When Wang Yi, the founder of Chinese artificial intelligence-powered learning software Lingo Champ, took his Test of English as a Foreign Language (TOEFL) examination some years ago, he received a perfect score. Yet, when he went to McDonald’s to order in English, the waiter could not understand him at all.
Wang soon realized he was not alone. His Chinese peers were spending large chunks of their paycheck on online and offline English courses, with little result. This prompted Wang, a former Google product manager, to approach ex-colleague and speech recognition expert Lin Hui and the duo started Lingo Champ in 2012, Wang said on a panel on artificial intelligence at the Brainstorm Tech International forum held in Guangzhou, China, on Tuesday.
Over 50 million registered users now pay just 99 renminbi ($15) a month to use Wang’s app, which encourages language learning through gamification and instant feedback. Users can speak into their mobile phones and they will receive a real-time score on their pronunciation, as well as have their mistakes pointed out to them.
“In the five years since our founding, we’ve collected the world’s largest corpus of the English language as spoken by Chinese people, which has helped us built the most accurate speech evaluation engine for language learners,” said Wang.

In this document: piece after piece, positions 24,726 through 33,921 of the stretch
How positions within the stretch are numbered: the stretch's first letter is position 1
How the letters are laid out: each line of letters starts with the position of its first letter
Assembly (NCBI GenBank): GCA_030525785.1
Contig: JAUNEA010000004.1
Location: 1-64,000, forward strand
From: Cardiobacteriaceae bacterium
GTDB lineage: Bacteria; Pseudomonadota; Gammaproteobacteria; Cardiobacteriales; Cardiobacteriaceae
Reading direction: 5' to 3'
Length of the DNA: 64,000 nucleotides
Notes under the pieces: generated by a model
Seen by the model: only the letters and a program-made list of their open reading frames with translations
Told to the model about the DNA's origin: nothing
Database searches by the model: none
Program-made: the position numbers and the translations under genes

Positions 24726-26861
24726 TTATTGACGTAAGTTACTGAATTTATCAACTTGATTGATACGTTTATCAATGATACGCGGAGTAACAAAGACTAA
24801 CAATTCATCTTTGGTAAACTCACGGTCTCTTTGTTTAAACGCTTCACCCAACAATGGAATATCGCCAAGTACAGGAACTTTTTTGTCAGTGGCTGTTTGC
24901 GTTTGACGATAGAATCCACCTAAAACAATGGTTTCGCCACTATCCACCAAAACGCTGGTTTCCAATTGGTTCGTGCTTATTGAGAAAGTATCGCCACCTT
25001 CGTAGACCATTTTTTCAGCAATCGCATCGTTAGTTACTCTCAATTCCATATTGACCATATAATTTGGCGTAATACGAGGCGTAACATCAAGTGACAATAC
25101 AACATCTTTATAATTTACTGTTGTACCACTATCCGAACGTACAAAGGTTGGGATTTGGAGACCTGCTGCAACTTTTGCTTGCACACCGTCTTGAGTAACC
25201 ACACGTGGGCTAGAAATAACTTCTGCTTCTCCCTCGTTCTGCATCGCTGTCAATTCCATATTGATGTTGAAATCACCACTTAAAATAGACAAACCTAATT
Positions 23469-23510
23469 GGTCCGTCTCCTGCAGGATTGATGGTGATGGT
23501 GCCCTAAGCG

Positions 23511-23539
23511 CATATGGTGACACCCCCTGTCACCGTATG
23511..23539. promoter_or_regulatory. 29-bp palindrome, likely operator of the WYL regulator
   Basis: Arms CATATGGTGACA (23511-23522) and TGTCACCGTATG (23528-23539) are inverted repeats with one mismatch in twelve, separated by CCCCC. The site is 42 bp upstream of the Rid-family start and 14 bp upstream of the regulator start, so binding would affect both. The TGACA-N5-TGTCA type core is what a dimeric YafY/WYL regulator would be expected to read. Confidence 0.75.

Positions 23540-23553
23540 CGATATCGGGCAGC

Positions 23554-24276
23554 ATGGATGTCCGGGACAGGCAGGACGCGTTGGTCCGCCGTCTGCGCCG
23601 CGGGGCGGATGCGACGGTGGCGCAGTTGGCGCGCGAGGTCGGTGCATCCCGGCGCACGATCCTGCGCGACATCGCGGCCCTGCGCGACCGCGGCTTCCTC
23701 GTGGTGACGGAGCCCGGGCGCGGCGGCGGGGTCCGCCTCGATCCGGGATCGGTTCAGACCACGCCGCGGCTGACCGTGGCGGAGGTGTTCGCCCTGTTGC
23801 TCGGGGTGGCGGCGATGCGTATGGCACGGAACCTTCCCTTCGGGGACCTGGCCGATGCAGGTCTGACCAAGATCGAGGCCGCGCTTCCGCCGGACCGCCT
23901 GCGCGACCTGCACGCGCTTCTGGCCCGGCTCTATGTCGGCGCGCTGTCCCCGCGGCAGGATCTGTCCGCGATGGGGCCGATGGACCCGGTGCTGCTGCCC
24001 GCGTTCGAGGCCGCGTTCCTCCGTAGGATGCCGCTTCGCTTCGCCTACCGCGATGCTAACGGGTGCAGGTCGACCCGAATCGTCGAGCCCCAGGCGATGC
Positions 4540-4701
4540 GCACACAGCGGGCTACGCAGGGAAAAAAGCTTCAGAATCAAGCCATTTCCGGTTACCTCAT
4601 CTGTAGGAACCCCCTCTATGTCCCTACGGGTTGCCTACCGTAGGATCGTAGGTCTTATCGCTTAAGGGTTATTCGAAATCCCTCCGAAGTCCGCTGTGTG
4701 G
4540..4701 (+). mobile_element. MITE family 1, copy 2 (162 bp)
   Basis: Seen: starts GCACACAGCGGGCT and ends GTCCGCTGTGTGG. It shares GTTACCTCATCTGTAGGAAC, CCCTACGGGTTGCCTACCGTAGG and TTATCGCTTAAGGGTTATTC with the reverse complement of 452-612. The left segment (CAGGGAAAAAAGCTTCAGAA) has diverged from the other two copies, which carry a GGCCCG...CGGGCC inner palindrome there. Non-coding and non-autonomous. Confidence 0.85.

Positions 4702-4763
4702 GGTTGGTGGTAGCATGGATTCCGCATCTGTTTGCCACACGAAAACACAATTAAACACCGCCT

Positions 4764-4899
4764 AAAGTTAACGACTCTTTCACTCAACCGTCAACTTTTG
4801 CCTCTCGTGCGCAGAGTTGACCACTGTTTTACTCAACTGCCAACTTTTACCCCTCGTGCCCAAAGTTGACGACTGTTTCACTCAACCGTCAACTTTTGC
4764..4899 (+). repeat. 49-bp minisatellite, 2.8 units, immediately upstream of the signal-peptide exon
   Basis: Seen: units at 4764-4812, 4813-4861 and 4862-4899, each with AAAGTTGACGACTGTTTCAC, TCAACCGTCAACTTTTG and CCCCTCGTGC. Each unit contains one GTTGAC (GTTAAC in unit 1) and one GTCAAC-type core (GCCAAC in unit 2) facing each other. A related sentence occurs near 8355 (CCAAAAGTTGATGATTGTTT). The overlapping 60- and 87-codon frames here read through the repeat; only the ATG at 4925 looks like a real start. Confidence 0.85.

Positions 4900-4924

But how far will technology such as Wang’s replace the need for human teachers entirely?
“Artificial intelligence will change jobs dramatically, especially in consumer-facing segments,” said Tom Rosamilia, IBM System’s senior vice president. This change is inevitable with every revolution, as we move from an agrarian society to an industrial and now a tech-based one, he argued.
“The work we are doing on healthcare won’t replace the doctor,” he added. The vast amounts of data a hospital collects may help to improve the odds and efficacy of the doctor reading one’s health scans, but it will not replace him, Rosamilia said. “Just as I don’t think we will replace teachers even with outstanding language apps.”
Pointing out the huge undersupply of quality English teachers in China, where mathematics teachers are sometimes roped in to teach English in poorer regions, Wang agreed that his is an underserved target market.
Machine learning, meanwhile, could play a bigger role in aging economies such as Japan and Italy, where the elderly could live at home unassisted or assisted by robots, said Rosamilia. The key is not to fear that new technologies will take away jobs, but to make sure workers include some element of technology in their work.
“Everyone needs to learn some tech,” he said.